Gabapentin: A Wolf in Sheep’s Clothing?Unfortunately, many doctors prescribe it for a plethora of medical problems that it hasn’t been approved for and this practice has resulted in it becoming one of the most abused drugs in the United States.

Effectiveness of Gabapentin

Gabapentin also goes by the name Neurontin, and other formulations include Gralise and Horizant. If you have been prescribed a Gabapentin drug for one of the approved medical conditions, the chances of it helping your symptoms are only about 15 to 20 percent. It is classified as an anti-epileptic or anticonvulsant medication, but physicians are increasingly prescribing it for off-label conditions that aren’t related to those diseases, such as bipolar disorder and chronic pain.

Chances are good that if you have been prescribed Gabapentin for a medical condition, you will enjoy the effects the medication has on your body. It is similar to marijuana because it provides the individual with a sense of calm, increased confidence in social situations, and a relaxed euphoric feeling.


Your doctor can prescribe Gabapentin in escalating dosages and this can make weaning you off the drug even more difficult. The beginning dose is typically 300 mg but can be titrated up to 3600 mg for adults.

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Withdrawal Symptoms

The withdrawal symptoms can be quite debilitating; therefore, they should be handled in a controlled environment such as a drug rehabilitation center or while under strict medical supervision. The fact that Gabapentin clears from your body in about five to seven hours means that the withdrawal effects can be quite severe. Some of these withdrawal symptoms include:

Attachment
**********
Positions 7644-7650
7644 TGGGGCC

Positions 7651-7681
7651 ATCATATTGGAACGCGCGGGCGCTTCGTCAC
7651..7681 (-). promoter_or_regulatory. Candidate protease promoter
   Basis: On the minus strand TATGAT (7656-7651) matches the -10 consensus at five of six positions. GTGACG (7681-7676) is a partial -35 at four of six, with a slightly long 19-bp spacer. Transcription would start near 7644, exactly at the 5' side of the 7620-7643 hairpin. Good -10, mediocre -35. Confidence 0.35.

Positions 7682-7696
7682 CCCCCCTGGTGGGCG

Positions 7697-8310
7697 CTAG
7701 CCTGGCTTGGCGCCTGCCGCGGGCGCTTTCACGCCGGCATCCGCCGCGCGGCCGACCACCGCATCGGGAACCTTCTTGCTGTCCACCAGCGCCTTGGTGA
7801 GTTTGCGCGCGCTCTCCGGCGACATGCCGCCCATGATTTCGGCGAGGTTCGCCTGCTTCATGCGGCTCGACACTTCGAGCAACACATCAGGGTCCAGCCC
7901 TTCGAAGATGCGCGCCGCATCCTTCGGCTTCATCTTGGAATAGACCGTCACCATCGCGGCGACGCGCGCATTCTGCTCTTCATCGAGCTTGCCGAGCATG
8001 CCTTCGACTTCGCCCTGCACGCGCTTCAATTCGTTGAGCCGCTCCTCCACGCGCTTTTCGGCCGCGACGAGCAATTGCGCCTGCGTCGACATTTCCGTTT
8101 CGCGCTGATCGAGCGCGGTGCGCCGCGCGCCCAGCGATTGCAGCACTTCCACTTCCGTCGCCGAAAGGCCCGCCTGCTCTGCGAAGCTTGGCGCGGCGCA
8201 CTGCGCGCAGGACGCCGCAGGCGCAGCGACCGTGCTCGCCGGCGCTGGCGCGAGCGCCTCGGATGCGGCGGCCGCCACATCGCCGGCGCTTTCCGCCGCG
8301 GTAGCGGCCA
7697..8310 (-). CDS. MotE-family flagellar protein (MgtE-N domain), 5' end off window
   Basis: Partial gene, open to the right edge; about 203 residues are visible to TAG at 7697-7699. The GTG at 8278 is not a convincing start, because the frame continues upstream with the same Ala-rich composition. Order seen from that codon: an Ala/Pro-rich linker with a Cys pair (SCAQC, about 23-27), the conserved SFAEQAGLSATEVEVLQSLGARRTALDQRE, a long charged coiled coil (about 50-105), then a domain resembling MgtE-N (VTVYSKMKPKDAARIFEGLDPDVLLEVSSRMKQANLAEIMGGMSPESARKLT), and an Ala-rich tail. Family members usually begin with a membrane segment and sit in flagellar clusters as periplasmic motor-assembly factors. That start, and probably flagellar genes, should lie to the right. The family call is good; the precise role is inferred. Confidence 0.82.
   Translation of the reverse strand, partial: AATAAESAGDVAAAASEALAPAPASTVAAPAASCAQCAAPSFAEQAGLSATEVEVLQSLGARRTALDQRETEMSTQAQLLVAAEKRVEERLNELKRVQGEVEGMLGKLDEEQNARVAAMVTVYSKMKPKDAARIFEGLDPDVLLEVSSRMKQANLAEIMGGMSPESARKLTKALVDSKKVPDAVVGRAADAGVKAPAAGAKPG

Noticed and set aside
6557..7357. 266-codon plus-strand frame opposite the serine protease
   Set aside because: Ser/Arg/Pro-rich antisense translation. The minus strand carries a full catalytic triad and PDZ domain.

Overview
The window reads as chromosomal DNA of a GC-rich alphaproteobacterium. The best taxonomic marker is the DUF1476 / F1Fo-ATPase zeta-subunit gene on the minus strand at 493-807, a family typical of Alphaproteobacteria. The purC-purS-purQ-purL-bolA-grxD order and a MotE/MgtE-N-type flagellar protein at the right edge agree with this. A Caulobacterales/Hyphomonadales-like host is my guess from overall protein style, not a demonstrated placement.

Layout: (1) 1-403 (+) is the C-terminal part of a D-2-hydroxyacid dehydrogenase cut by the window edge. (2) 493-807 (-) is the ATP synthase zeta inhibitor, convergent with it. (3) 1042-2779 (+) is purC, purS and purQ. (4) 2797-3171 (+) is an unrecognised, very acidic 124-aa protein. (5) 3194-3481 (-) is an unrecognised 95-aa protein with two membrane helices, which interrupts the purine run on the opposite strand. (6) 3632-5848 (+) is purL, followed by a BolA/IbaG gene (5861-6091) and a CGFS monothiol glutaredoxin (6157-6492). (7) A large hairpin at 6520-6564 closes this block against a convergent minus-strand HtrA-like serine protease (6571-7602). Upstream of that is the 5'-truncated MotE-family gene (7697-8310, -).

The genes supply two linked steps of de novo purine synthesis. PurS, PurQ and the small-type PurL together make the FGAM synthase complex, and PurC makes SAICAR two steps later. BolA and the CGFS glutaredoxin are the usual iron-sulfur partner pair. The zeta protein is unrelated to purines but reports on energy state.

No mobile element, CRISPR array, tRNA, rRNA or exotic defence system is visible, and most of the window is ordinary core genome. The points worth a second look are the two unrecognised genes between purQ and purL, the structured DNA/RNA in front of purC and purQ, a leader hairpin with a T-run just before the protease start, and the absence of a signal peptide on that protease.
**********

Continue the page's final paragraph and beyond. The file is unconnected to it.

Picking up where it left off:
• Heart palpitations: These palpitations can occur at any time, whether you are at rest or being physically active.
  • Headaches: These headaches can differ in frequency and severity depending on the individual.
  • Bouts of anxiety: You may fret constantly about issues that wouldn’t have worried you in the past.
  • Sleep problems, including insomnia: The sleep issues can become quite problematic if they affect your quality of life.
  • A change in personality: You may suffer from increased irritability, agitation, or even a mental status change.
  • Flu-like symptoms: These can include body aches, fatigue, coughing, weakness, or fever.
  • Stomach issues: You may feel nauseous, have unexplained diarrhea, stomach pain, or experience changes in your appetite.
  • Excessive perspiration: You may sweat much more than usual during the day or have intense night sweats when trying to sleep.
  • A new onset of pain: Some individuals have increased pain or a different type of pain than they have never experienced before during withdrawal.
  • Seizures or convulsions: If you took Gabapentin to control seizures, you may have rebound seizures during the withdrawal period.
  • Cramps: Withdrawal symptoms can include muscle spasms in various parts of your body.
  • Dizziness: The bouts of vertigo can be so severe that you are unable to function properly during the day.
  • Mood swings: You may experience crying spells or become depressed. Some people even have suicidal tendencies during withdrawal.

How Professionals Can Help You During Withdrawal

Withdrawal from Gabapentin can take weeks or even months depending on how long you took the medication, the dosage, and your individual body physiology. A physician or the staff at a rehabilitation facility can help ease you through the withdrawal process so that you are much more comfortable. Some of the ways they do this are by suggesting effective tapering off schedules, providing you with supplements, or other helpful ways to decrease the debilitating side effects of withdrawal.